The Model 71 uses Beretta’s characteristic open frame design with its exposed barrel. I must say it’s a remarkably reliable design. The little Beretta digested a smorgasbord of standard and high velocity ammunition without a hiccup.
The only problem in shooting the Model 71 is the front sight is totally obscured by the large suppressor. This is a point-and-shoot model only, but you can get quite good with it with a bit of practice. Of course, you could always mount a set of sights on the suppressor, but why? It’s a photogenic fun gun.
The Model 71 comes with a genuine 8-shot Beretta magazine (above) with
its spur finger support. The magazine release is the big button at the
base of the left grip. The left side of the frame features the slide
stop lever and thumb safety. Both stocks feature Beretta’s signature
“Trident.” The right side features a disassembly lever (below),
allowing the operator to separate the slide from the frame.
Returning to the more romantic and speculative side of the Model 71 Beretta with its threaded barrel, there is no doubt the Israeli Mossad and sky marshals employed Beretta rimfire models for assassination and airline security work. The Berettas were small, unobtrusive, reliable, quiet, easy to operate and shoot—and with their multiple shot capability, deadly at close range.
One of the most interesting references to the Mossad’s choice of the Beretta .22 is contained in a thesis on counter-terrorism submitted in April 1995 to the Marine Corps Command and Staff College, written by Alexander B. Calahan. It’s on the web.
Calahan’s thesis documents the Mossad assassination teams organized immediately after the terrorist massacre of 11 Israeli athletes at the Munich Olympic Games in September 1972. In retaliation, the Mossad teams were given a specific list of terrorist targets to eliminate. Throughout the thesis there are continual references to Beretta .22’s. Here are a few clips:
“After careful analysis, they selected Wael Zwaiter as their first target. The group determined that Zwaiter was a soft target, living and operating in Rome…The weapons specialist made arrangements to have five Beretta .22 caliber, semi-automatic pistols with extra ammunition and magazines transported into Italy through his own established network of arms’ suppliers… The lobby was dimly lit and as Zwaiter entered, Avner switched on additional lights to positively identify his target…the second shooter asked the target if he was Wael Zwaiter. With positive identification established, the two commandos quickly drew their weapons and shot 14 rounds into Zwaiter.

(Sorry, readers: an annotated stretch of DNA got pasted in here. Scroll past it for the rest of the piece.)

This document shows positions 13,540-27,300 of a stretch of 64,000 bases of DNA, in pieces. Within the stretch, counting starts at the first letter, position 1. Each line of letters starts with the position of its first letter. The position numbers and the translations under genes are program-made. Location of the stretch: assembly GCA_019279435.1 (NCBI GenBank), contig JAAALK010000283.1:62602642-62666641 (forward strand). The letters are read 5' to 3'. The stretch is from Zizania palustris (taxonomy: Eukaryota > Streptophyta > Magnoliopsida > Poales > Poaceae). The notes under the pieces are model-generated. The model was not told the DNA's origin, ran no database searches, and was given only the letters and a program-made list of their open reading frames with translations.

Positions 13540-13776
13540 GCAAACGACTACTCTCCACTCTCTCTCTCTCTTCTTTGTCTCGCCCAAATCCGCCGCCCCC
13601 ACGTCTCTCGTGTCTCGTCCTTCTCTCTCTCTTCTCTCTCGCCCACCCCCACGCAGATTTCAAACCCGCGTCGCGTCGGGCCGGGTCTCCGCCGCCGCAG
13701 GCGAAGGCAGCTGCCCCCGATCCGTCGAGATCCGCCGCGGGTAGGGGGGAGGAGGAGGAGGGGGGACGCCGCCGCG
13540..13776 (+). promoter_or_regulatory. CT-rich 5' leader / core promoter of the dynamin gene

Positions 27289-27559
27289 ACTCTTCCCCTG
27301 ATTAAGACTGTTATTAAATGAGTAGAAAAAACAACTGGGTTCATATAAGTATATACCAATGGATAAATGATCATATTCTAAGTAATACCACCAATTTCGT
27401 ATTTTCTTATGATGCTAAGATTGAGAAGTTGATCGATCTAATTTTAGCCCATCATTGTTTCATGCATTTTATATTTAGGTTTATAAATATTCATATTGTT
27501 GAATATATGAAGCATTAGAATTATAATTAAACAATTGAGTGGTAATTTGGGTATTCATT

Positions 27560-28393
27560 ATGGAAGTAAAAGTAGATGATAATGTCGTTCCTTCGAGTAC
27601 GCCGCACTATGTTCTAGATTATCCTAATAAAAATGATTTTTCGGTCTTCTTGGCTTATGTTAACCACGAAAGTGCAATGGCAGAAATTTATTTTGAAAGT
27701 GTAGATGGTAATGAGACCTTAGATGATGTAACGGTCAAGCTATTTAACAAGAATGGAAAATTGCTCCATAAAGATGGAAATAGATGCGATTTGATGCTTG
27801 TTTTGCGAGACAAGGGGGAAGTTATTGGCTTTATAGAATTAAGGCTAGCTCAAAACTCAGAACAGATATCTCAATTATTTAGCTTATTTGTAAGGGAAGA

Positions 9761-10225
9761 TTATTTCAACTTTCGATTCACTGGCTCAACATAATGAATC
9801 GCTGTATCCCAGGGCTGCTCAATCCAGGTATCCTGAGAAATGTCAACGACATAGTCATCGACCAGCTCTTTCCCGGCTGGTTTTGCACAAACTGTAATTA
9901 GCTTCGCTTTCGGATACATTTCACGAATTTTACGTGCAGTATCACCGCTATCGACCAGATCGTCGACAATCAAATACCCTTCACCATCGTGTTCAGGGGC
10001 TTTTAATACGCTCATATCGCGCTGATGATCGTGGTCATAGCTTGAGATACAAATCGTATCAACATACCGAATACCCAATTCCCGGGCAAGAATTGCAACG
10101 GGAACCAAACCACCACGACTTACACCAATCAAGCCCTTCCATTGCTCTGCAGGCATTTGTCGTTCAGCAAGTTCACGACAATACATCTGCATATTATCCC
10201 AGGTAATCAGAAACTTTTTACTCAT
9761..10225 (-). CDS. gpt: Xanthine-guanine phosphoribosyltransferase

“The target and a female companion exited the movie at approximately 2235 hours and took a bus to an area just a short walk from their flat. As they began their walk from the bus stop to the flat, two members of the action team exited a Mazda and began firing into the man believed to be Salameh with Beretta .22 pistols.
“Former officers of the Mossad have also verified the firearms methodology utilized by Mossad specialists, to include their preference for the Beretta .22 caliber pistol.”
If only Century’s Model 71 Berettas could talk.
By Holt Bodinson
MAKER: Fabbrica D’Armi
Pietro Beretta S.p.A.
Via Pietro Beretta, 18
25063 Gardone Val Trompia (BS) – Italia
Importer: Century Int. Arms,
430 South Congress Ave., Ste. 1
Delray Beach, FL 33445
ACTION TYPE: Blow-back, semi-auto
CALIBER: .22 Long Rifle
BARREL LENGTH: 9 inches
OVERALL LENGTH: 12 inches
WEIGHT: 34 ounces
FINISH: Slide & Suppressor: Blue. Frame:, Black
PRICE: (Contact your dealer)